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Nine things not to do if you want to write/paint/create

smh.com.au – Sunday December 2, 2018

A decade ago this week the Sydney Opera House architect Jorn Utzon died. I was on the other side of the world when this happened, living in San Francisco driving across the Golden Gate Bridge when his obituary was read out on the BBC World Service. Listening to this Dane’s extraordinary story about the building he dreamt up but never saw complete, I knew this most Sydney of stories would make a great book. By the next month I had pitched the idea to a publisher and spent the best part of the next decade wrestling to find the time to research and write it.

A lot happened in my personal life over those 10 years. But I also spent a lot of time procrastinating. So I dreamt up some tips, from my own hard-wrought experience about what NOT to do if you want to write a book, or indeed undertake any creative endeavour. If the fire burns in your belly for such an undertaking (which is a core ingredient to success) you might find them helpful.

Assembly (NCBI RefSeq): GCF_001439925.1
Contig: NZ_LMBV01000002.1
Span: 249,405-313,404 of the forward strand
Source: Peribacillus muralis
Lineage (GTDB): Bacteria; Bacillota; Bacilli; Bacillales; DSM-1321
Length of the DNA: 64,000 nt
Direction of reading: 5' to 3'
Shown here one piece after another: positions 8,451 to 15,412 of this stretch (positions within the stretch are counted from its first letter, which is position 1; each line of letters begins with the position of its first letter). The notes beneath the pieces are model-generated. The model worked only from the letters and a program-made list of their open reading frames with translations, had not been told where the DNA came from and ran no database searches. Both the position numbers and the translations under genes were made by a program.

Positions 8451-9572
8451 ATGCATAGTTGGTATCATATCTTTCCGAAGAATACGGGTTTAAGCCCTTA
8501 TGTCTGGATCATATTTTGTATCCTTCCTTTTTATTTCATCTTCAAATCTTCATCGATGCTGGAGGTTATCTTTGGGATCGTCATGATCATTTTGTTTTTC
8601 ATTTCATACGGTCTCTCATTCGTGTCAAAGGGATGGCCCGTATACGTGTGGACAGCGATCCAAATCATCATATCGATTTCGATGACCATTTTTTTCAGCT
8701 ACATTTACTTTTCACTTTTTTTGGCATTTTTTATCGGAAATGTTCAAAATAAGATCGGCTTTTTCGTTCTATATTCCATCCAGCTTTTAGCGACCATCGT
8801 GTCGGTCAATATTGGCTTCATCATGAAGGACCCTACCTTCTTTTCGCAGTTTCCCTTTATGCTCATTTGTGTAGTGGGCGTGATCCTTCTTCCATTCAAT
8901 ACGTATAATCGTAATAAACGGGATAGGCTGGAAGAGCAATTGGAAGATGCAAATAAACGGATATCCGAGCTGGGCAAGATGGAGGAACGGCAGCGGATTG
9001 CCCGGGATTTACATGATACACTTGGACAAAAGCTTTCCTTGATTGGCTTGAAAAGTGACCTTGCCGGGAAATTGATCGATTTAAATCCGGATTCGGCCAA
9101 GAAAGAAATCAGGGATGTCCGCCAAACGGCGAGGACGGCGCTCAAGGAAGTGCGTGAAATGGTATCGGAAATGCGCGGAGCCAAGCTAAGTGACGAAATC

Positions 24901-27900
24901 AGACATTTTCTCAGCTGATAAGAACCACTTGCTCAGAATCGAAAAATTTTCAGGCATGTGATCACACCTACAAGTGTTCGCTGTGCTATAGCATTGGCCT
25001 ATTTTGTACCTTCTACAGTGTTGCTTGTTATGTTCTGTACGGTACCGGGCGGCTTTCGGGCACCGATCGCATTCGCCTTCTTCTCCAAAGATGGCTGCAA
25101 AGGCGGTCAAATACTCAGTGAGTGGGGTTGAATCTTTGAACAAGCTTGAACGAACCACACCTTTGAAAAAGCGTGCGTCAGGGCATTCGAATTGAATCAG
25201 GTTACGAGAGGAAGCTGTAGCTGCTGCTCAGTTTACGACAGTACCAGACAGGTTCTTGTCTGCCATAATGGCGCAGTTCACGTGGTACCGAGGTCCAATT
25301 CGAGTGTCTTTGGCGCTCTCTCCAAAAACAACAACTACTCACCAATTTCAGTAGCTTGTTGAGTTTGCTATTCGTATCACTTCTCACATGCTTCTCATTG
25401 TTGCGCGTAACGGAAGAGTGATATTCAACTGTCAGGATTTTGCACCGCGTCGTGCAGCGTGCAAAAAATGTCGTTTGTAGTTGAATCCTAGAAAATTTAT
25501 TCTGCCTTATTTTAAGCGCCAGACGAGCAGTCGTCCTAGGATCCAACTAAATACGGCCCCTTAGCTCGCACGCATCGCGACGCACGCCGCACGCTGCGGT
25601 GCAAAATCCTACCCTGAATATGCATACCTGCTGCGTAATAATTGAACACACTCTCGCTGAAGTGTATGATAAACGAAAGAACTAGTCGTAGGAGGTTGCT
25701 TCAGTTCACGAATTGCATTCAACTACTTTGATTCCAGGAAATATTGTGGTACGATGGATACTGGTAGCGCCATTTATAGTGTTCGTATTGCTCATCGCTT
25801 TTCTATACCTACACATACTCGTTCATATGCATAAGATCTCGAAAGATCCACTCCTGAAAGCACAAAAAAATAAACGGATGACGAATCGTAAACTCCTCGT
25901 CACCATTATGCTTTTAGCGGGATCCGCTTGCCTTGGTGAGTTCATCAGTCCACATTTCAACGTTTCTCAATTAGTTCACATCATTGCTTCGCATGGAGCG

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How To Get A Book Deal From Your Instagram Account

forbes.com – Sunday December 2, 2018

If you’re hoping to snag a book deal based on your Instagram account, the good news is you don’t need anywhere close to Kim Kardashian’s 121 million followers. The photo-sharing platform has become a source for books and a gateway to publishing for many who started their accounts on a whim or simply as a creative outlet.

Look through Publishers Marketplace’s book deal listings and you’ll see plenty of phrases like “Instagram influencer,” “Instagram artist” and “Instagram poet.” Books have sold based on all sorts of Instagram accounts, from We Should All Be Mirandas(@everyoutfitonsatc) to Bento Power (@shisodelicious) to Baseball Card Vandals (@baseballcardvandals), and far beyond. But how many followers do you need to rack up before publishers and literary agents are eager for you to turn your photos, artwork or poetry into book form?

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Jonathan Franzen’s puffed-up advice for novelists turned simple by Charlie Connelly

theneweuropean.co.uk – Friday November 30, 2018